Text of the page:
There are two mechanics regarded by their customers as some of the best car technicians in Guinea. The pair are N’Mahawa, age 25, and Teninké, age 28. Both are women.
Being a girl in a lower-income country like Guinea can mean a lesser chance of completing your education, and a higher chance of becoming a child bride. For girls who are able to finish school, the opportunities in the job market are slim. And for those young women who do land a job, they end up getting paid less than their male counterparts.
None of that has stopped Teninké and N’Mahawa in pursuing their career goals.
N’Mahawa’s choice to enter the male-dominated field of mechanics was made after her father tried to force her to become a bride.
“After taking my school exams twice without success, my father decided to give me in marriage,” she says. “I told him that marriage was not a solution to my problem. I decided to leave home and join my uncle in Conakry.”
While in Conakry, N’Mahawa saw a training center for mechanics, supported by Plan International, operating to help uplift young people economically — especially women. She approached the building, and that’s when she saw Teninké.
N’Mahawa was taken with Teninké’s passion for both the study of mechanics, and her fervent belief in gender equality. Their friendship blossomed into a business partnership.
“To say that it is impossible for a woman to compare herself to a man is a complete fallacy,” Teninké says. “My dream is to surpass men and I think I am in this dynamic.”
Teninké and N’Mahawa’s skills learned at the vocational center have made them stand out from other male-run businesses. The two are not only showing young girls that they can follow their dreams, but also changing the minds of men in their community.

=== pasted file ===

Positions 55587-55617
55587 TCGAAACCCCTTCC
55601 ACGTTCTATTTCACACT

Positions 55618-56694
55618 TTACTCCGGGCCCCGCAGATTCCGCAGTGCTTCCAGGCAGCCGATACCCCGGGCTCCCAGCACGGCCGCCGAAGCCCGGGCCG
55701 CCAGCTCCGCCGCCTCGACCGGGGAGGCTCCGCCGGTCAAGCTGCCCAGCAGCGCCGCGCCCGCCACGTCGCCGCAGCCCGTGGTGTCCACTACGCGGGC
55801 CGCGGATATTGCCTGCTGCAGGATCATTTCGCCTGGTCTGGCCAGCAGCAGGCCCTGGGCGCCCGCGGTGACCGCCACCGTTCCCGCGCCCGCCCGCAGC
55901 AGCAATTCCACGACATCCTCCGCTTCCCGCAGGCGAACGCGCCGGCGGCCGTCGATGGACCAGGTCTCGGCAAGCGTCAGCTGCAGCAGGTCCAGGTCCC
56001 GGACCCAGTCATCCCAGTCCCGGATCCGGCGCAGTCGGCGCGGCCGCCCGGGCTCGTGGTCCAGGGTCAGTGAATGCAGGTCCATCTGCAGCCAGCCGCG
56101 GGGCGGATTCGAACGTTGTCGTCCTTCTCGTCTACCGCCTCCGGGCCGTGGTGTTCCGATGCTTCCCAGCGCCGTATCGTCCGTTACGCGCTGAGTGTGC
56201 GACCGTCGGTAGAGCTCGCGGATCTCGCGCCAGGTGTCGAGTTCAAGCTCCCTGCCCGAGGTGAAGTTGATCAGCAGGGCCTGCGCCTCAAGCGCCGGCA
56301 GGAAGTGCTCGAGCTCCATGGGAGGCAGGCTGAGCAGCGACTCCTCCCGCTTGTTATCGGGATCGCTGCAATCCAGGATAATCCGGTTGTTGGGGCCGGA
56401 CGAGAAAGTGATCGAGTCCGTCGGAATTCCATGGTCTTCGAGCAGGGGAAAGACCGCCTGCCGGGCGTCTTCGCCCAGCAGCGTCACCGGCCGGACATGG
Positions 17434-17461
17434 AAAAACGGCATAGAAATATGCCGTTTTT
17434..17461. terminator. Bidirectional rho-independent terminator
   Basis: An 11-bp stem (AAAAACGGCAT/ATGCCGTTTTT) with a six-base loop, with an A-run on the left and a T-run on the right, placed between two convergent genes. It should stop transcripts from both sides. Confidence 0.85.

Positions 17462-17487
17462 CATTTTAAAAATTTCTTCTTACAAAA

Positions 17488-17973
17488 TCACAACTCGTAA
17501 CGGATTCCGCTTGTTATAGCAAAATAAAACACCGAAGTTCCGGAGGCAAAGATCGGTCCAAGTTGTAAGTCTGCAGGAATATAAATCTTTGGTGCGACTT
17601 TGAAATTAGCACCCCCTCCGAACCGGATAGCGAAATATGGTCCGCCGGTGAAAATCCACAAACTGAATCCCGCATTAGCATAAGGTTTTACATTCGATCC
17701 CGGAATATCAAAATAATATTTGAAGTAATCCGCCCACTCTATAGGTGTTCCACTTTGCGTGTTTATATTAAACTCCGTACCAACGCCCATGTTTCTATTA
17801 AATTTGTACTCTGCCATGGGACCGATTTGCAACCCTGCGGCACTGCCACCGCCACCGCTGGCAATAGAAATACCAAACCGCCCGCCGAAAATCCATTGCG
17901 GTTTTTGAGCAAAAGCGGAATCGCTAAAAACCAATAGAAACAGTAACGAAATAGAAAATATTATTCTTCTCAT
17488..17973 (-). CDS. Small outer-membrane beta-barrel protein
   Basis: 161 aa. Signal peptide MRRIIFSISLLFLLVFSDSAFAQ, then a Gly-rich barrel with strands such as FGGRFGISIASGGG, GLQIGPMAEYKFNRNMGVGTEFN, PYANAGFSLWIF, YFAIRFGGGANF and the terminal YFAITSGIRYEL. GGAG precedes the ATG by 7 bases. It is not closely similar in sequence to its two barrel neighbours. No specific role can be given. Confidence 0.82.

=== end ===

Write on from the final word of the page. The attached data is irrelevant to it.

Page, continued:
“Through them, I have come to understand that women, if given the opportunity, can do better than men,” says Mohamed, one of Teninké and N’Mahawa’s male customers. “I am even convinced that giving women the right to choose their life in complete autonomy, everywhere in the world, is one of the keys to meeting the challenges of this century.”
Plan continues to work in Guinea to reduce inequalities within workplaces, households and society. But this requires action on several fronts, including help from people like you. Many of Plan’s vocational training participants are sponsored children; you can help make it possible for a girl to access opportunities like Teninké and N’Mahawa’s by becoming a child sponsor today.
“I invite my female colleagues to have confidence in herself — to become autonomous — because a dependent woman is an enslaved woman subjected to the dictates of men,” Teninké says. “We should not accept that. We should not have to wait another 10 years for gender equality. Let’s act now.”